Methamphetamine (also known as "crystal,"
"meth," "ice," or "speed"
) is a highly addictive form of amphetamine with strong effects on the CNS. Methamphetamine initially causes feelings of euphoria, decreases in fatigue and appetite, and increases in energy and alertness that last considerably longer than similar effects of cocaine.1-4 Regular use, however, has serious effects on the brain, which may account for the behavioral and psychiatric symptoms often associated with methamphetamine abuse.5 Abusers may experience psychosis; depression; intense paranoia; visual and auditory hallucinations; rapid mood changes; irritability; out-of-control rages; and suicidal, repetitive, and violent behavior.1,3,6 Methamphetamine's ability to disrupt normal brain functioning can be long lasting, and psychotic symptoms may persist for months or years after drug use has ended.2,3,7 Prenatal exposure to methamphetamine is associated with a 3.5-fold increase in low birth weight and is often associated with neurodevelopmental results such as behavioral and cognitive deficits.8
Methamphetamine production and abuse has become a serious problem in many rural communities.1,9 The production of methamphetamine takes place in "laboratories"
that are often located in rural areas to avoid detection because powerful fumes are emitted during the manufacturing process; these areas also offer access to precursors used in methamphetamine production, such as anhydrous ammonia (a common fertilizer). Methamphetamine is relatively easy to produce, and instructions can even be downloaded from the Internet.
Many abusers of methamphetamine in rural areas manufacture the drug for their personal use. These "mom-and-pop cooks"
produce methamphetamine in and around homes where
children are also living.6,9-13 This article provides an overview of the mental health of children whose parents abuse methamphetamine.
Health and safety consequences
The rise of methamphetamine production and abuse has taken a serious toll on children. Rural law enforcement officers and health, mental health, and child welfare professionals are encountering more children who live in homes where methamphetamine is produced and abused.1,6,14
Children whose parents abuse methamphetamine are exposed to a variety of risks. They may be exposed to severe neglect from parents who are preoccupied with obtaining and using the drug and who may sleep for days after
bingeing. Children living in these homes may have no running water, limited and unsafe electrical power, extremely poor sanitation, and little food.11 Children may also be exposed to persons abusing a variety of other substances, such as alcohol and marijuana. Violence, including severe domestic violence, is common among methaphetamine abusers, and children understandably find such exposure particularly troubling.10 As parents become
increasingly ill, children may also be exposed to criminal behaviors that are associated with their parents' drug
seeking.10,14 Children may also experience physical, sexual, and emotional abuse from their substance-abusing parents and other users who frequent the home.6,9,11-13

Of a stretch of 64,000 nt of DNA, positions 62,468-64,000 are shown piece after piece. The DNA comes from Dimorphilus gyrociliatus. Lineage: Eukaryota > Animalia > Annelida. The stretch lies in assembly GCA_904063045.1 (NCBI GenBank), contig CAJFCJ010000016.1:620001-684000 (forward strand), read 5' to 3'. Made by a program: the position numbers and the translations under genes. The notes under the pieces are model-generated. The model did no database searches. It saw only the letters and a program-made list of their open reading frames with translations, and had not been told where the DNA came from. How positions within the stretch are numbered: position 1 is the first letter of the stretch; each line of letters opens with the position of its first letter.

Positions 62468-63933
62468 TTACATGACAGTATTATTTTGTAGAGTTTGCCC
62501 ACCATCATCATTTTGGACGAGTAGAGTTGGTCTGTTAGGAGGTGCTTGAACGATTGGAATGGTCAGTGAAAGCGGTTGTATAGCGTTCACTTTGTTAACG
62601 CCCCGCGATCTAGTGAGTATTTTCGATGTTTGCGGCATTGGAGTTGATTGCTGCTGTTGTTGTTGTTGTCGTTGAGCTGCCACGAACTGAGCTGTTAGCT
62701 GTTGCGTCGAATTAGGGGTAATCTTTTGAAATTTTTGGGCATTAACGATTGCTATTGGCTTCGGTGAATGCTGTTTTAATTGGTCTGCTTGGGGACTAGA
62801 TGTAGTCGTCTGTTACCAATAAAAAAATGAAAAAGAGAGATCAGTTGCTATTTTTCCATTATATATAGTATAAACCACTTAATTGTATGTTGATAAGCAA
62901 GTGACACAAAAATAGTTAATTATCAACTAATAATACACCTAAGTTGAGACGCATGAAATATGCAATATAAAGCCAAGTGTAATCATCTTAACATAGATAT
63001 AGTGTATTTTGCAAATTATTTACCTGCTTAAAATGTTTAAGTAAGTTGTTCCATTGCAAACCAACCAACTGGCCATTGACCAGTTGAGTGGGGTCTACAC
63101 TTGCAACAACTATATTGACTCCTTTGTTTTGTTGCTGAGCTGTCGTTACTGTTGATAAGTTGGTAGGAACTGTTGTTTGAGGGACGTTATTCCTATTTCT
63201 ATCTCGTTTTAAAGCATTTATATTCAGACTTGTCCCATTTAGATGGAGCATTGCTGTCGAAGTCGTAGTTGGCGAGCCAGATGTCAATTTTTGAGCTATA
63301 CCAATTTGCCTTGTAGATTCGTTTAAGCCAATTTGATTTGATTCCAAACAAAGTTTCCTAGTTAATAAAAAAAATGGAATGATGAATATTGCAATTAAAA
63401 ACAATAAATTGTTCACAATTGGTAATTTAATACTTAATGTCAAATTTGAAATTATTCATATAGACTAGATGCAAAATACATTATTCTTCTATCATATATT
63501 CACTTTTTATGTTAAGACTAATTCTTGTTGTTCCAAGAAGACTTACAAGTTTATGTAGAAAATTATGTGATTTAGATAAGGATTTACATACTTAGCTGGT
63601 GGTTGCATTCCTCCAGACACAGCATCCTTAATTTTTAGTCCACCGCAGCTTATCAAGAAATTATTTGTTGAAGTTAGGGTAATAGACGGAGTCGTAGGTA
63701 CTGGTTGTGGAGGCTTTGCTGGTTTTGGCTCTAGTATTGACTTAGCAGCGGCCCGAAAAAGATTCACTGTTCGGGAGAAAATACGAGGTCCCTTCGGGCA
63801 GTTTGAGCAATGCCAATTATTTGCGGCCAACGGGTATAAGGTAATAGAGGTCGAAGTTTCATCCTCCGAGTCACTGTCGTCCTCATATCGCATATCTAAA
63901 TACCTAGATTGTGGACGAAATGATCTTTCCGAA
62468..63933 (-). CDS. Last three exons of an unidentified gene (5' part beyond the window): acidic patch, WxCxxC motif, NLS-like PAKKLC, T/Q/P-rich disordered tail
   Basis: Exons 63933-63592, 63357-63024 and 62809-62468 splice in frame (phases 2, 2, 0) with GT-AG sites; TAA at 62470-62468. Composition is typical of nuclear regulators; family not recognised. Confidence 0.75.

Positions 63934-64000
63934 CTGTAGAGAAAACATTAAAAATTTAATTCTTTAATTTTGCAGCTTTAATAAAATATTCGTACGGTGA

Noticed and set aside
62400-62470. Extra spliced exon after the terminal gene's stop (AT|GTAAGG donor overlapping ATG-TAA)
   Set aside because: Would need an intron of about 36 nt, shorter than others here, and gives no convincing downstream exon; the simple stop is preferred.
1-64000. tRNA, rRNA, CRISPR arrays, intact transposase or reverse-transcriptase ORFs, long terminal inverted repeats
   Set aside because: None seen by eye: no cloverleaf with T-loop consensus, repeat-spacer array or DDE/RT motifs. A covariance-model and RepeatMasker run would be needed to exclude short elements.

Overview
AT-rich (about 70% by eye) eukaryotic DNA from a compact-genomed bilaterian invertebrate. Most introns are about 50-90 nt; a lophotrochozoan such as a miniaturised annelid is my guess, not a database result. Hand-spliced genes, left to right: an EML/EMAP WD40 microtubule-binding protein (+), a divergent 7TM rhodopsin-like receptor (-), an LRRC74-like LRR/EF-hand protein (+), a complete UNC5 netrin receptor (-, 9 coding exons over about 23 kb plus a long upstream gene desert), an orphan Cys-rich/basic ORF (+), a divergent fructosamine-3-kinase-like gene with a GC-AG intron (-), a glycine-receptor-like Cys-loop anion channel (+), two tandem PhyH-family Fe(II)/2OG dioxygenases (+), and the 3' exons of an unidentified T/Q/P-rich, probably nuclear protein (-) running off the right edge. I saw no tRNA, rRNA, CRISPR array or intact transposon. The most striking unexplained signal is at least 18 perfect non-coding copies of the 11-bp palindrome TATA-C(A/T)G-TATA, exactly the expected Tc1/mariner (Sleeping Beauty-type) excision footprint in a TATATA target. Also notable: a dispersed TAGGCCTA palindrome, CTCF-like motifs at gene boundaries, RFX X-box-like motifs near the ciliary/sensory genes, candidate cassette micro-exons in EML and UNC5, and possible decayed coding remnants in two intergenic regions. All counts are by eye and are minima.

In addition to these significant risk factors (which are similar to those experienced by many children whose parents abuse other illicit substances), children whose parents are abusing methamphetamine may experience some relatively unique risks because:
- Methamphetamine is highly addictive and parents may become rapidly disabled, for example, by developing psychosis. This can be both frightening and dangerous for children who may have little time to adapt to rapidly deteriorating parental functioning.10,14
- Methamphetamine may be produced in homes, which exposes children to unique health and safety risks. Children may be exposed to dangerous conditions, such as toxic chemicals, explosions, and fire from the manufacturing of methamphetamine.6,9,11-13
- Children may be exposed to relatively high levels of adult criminality in and around the home. Parents' drug production often involves other illegal behaviors, such as stealing ingredients to make methamphetamine. Children may be brought into these activities directly by being taught to steal or more indirectly as they witness their parents' illegal activities and arrests.14
- Children may face long-term or permanent separation from parents who are serving extended prison terms, experiencing serious illnesses, or deceased.14 Despite difficult and complex relationships, many children express love, longing, and concern for their parents.15
Children exposed to parental methamphetamine abuse can experience significant psychological stress. Mental health problems may include dissociative or other posttraumatic symptoms. Other significant emotional and behavioral problems may include thought and attention problems, rule-breaking, and aggressive behavior. In addition, many children report having emotional pain, few social resources for coping or understanding problems involving their families, and avoidant or passive coping strategies.15
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16. National Center on Addiction and Substance Abuse at Columbia University (CASA). No safe haven: children of substance-abusing parents. January 1999. Available at: http://www.casacolumbia.org/absolutenm/articlefiles/
%20haven%3a%20children%20of%22%22. Accessed October 4, 2006.
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